Renowned for offering its customers an unprecedented selection of meat, Fernandes Steak House is every carnivore’s holy grail. Its special rodizio is something of a Brazilian festival in itself – traditionally cooked barbecue meat skewers served up one after the other, with strictly no doggy bags allowed. If you’re not looking for a fast and furious dining experience, there is an impressively large menu to choose from, with great selections of fish, as well as meat. The restaurant is located just out of the way of the rest of Newark’s Ironbound region, but it’s definitely worth the extra effort – after a rodizio you may even appreciate the extra exercise.
Forno’s of Spain has been described as a ‘must-see’ when visiting Newark by various national magazines, offering the best of traditional Spanish cuisine, and boasting the largest selection of vintage Spanish wines in the USA. Aiming to provide an authentic experience, staff are both knowledgeable and attentive, contributing to the restaurant’s consistently good reviews. Both the seafood paella and the sangria come highly recommended. Though the menu can seem quite pricey, at Forno’s you pay for dishes that could have come straight from the kitchens of the Iberian Peninsula.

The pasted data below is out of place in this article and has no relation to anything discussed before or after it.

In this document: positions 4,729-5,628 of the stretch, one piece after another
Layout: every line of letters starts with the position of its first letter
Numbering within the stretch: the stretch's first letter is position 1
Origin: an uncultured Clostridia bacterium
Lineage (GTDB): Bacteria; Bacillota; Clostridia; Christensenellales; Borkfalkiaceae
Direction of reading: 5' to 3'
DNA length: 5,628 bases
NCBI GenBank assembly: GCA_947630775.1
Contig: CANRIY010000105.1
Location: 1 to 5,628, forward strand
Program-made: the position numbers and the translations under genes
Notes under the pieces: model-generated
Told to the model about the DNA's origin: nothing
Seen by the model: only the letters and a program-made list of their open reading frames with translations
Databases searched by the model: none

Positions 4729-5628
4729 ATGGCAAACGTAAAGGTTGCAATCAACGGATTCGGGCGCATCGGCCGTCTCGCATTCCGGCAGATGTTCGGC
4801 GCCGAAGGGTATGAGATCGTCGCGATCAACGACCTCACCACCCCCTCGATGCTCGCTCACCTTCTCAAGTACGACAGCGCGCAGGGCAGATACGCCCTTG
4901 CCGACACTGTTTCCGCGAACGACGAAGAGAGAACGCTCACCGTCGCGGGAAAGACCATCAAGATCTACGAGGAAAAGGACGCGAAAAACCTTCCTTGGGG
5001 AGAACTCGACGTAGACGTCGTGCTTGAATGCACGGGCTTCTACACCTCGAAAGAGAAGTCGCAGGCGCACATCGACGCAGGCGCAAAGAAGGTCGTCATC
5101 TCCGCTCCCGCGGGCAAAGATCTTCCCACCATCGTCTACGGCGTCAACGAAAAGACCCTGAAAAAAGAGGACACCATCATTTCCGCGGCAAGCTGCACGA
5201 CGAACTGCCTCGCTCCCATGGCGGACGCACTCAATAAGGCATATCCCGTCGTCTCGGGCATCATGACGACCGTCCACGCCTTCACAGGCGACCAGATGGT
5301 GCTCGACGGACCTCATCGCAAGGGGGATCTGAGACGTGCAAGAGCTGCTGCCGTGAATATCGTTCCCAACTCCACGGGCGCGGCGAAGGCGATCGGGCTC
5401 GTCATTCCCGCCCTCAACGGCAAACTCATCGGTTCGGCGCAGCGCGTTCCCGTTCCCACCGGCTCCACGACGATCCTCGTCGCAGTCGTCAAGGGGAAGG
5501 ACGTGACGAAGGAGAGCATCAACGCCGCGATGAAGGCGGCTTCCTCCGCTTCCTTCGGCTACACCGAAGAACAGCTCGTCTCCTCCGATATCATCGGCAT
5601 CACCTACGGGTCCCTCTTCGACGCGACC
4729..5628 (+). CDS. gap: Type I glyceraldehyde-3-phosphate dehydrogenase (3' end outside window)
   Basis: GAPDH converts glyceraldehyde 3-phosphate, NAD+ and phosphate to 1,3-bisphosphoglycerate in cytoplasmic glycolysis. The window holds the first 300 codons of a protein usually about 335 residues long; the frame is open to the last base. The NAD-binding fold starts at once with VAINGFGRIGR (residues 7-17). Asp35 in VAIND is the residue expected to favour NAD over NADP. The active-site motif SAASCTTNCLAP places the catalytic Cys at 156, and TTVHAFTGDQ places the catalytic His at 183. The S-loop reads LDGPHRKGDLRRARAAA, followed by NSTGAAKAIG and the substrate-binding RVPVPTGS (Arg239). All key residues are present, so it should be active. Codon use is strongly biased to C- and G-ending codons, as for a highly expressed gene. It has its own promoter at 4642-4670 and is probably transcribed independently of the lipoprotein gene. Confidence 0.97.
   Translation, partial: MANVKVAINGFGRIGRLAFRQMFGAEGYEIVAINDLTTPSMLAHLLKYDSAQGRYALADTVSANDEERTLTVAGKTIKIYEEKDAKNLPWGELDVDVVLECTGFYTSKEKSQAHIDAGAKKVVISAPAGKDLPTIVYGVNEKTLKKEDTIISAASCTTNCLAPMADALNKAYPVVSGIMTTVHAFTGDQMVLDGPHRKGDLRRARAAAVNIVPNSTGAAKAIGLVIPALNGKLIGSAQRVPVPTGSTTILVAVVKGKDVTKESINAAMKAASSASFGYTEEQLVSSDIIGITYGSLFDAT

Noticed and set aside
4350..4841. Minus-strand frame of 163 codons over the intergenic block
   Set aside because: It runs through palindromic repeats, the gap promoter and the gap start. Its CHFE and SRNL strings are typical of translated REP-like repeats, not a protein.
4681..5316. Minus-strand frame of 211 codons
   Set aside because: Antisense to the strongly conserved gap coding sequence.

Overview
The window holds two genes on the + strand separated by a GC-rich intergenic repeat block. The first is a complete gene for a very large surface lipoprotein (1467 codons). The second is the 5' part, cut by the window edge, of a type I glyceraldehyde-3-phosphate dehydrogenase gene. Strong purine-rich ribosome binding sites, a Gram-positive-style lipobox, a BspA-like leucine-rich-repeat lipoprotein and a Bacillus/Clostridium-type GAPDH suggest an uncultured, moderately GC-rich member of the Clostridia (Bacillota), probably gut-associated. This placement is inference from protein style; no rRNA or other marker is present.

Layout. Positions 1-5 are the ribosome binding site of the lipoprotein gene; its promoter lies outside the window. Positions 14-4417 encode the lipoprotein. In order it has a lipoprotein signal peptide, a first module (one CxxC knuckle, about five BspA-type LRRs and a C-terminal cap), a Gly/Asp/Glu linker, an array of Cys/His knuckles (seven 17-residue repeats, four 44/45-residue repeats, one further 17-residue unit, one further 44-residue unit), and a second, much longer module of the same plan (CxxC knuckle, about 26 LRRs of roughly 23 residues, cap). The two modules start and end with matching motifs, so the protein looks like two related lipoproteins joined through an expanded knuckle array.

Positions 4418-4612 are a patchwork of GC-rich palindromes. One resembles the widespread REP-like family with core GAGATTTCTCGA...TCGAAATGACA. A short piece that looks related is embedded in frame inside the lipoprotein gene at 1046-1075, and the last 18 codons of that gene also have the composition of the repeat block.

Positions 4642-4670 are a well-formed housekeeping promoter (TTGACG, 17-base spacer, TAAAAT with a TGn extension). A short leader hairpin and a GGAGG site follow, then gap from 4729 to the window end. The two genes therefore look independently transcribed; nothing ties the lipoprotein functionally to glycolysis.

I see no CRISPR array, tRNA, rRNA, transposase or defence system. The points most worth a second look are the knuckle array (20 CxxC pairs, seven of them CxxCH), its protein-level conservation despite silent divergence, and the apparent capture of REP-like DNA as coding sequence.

Hobby’s is a traditional Jewish delicatessen, run by the Brummer family since 1962, and still using the same methods to produce its timeless classics, alongside offering more modern fare. They describe their sandwiches as ‘Sandwich Artistry’, enveloping their painstakingly cured and cooked meats in a huge doorstop of a sandwich. Options include the Hobby’s Triple-Decker Special, which includes turkey, tongue, pastrami, coleslaw and Russian dressing… and we haven’t even begun to describe the burgers yet. Over half a pound of freshly grounded beef makes up a Hobby’s burger, broiled to your taste, and served with all the trimmings. This is a delicatessen that brings together the best of the deli tradition and the best of Jewish cooking, and makes it American – big in size and big on taste.